What I've found is that not much has changed. There have been friendly ward members and friends who have asked up on where I've been, and I know that God is around because there are nudges here and there toward ideas or people or practices, but no burning bushes, as usual. And today at church I realized this: God is serious about this faith thing. It wouldn't be faith if we had him there guiding us home step by step. On one hand, of course, this sounds like I'm falling back into the ideological system; but on the other hand I am. I don't know why circumstances are the way they are--why I find myself in this state, in this family, having learned the things I did about God--and I'm not sure that it's possible for me to make any decision other than continuing in the church, but I think I'm going to choose to stay. This distance has been good to remind me that I'm choosing this system of belief, I'm choosing to let it tell me how to interpret the feelings I have and the things I read. I'm sad that Heavenly Father didn't send an angel or even spiritual fire to come down and comfort me and set me straight (he did "send" great friends and an opportunity to speak in church and this class to help me reevaluate), but I'm glad he's consistent at least. And that he seems to trust me enough to, in a very real-feeling way, take a glimpse at the alternative and to choose.

Anyway. Great day. ke

Monday, November 16, 2009

Dear Mr. Elwes

I was channel surfing this weekend, stopped for a minute on Georgia Rules. In the duration I noticed you, playing Lindsey Lohan's smarmy, unlikeable, step-father. Who does that casting director think he is, casting you as smarmy (fat) and unlikeable? Wait, that's the same role you played in Liar Liar, and that Christmas movie...and like every time I've ever seen you. What gives?

Need I remind you of how adorable and likeable you were in The Princess Bride? In case the answer is yes:
Totally adorable. And it was kind of a silly role (=cult classic), but I don't know that it damned you to a lifetime of simpering bit parts.

Luckily for you, I'm kind of great at rejuvenating celebrity careers, and I have a plan.

First: leave Hollywood behind. Just for a minute. Lose a little weight (you don't carry it well, hon), and head back to England.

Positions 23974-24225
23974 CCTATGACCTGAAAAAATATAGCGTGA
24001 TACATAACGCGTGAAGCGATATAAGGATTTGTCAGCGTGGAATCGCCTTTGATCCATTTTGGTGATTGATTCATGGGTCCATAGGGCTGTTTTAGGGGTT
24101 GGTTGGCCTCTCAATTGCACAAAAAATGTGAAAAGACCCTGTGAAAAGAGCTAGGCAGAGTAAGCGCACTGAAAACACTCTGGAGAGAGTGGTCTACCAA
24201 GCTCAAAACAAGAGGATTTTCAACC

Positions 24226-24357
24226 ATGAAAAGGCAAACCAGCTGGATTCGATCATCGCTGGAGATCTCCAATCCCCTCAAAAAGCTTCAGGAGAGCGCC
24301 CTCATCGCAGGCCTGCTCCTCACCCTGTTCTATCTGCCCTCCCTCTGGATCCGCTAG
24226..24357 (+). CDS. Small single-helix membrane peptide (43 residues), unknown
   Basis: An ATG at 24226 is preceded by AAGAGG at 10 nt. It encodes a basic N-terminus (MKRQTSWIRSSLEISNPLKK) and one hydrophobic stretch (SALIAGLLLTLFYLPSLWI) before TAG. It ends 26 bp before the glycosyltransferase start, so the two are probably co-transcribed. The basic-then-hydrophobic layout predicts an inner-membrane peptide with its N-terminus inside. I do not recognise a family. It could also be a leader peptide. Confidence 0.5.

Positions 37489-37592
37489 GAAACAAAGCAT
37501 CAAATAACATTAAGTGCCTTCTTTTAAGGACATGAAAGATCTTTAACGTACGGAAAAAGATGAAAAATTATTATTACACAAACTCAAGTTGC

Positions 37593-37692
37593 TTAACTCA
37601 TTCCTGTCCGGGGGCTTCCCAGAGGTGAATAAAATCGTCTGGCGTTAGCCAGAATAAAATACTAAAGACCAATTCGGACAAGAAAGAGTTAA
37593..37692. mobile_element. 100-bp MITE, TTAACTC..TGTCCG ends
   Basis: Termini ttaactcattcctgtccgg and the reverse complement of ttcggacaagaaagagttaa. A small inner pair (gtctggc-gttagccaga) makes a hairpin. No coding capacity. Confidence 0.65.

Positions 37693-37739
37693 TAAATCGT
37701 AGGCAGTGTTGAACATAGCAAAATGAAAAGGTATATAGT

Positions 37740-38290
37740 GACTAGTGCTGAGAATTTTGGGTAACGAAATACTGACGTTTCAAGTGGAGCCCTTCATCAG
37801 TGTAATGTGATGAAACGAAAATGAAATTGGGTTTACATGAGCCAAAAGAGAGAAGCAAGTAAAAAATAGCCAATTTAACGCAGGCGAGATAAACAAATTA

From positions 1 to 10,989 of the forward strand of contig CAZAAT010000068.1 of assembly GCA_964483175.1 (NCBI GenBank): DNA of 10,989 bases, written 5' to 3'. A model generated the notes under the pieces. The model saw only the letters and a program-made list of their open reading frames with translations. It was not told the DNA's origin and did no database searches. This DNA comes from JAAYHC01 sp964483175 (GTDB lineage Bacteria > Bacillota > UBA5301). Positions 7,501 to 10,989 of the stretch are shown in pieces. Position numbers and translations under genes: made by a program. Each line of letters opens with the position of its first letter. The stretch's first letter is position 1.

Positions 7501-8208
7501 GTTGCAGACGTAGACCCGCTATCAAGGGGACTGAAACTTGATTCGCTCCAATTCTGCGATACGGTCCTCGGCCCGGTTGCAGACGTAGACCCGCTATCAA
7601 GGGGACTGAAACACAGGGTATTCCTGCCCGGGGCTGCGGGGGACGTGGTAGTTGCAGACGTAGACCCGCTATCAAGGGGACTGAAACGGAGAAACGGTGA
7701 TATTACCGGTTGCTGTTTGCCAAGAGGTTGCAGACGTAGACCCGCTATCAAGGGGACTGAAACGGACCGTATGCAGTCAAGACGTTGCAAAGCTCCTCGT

Second: reestablish some credibility by joining a Shakespeare troupe. Do a little Richard III for depth (put your smarminess to good use, eh?), do a little Hamlet (because that goatee isn't hiding your baby face). Brush up on your acting.

Third: once you've fully purged Hollywood's cheap cologne smell from your lovely long hair, see what you can do about making your way into independent film, on both sides of the pond.

Fourth: you're ready, if you want, to come back to Hollywood--not as a demeaningly cast character actor, but as a force for cinematic good. You'll play historical figures--kings and leaders of rebellions and such. Hollywood loves a baby face with a dark edge, loves an accent. You'll could the next Ian McKellen, if you play your cards right. (Sorry, the next Sir Ian McKellen.)

Just some thoughts. If you're interested in further consultation, feel free to get in touch. (Also, TinTin? Good plan.)

Loves, ke.

Tuesday, November 3, 2009

Why I Wake Early

by Mary Oliver

Hello, sun in my face.
Hello, you who make the morning
and spread it over the fields
and into the faces of the tulips
and the nodding morning glories,
and into the windows of, even, the
miserable and the crotchety--

best preacher that ever was,
dear star, that just happens
to be where you are in the universe
to keep us from ever-darkness,
to ease us with warm touching,
to hold us in the great hands of light--
good morning, good morning, good morning.

Watch, now, how I start the day
in happiness, in kindness.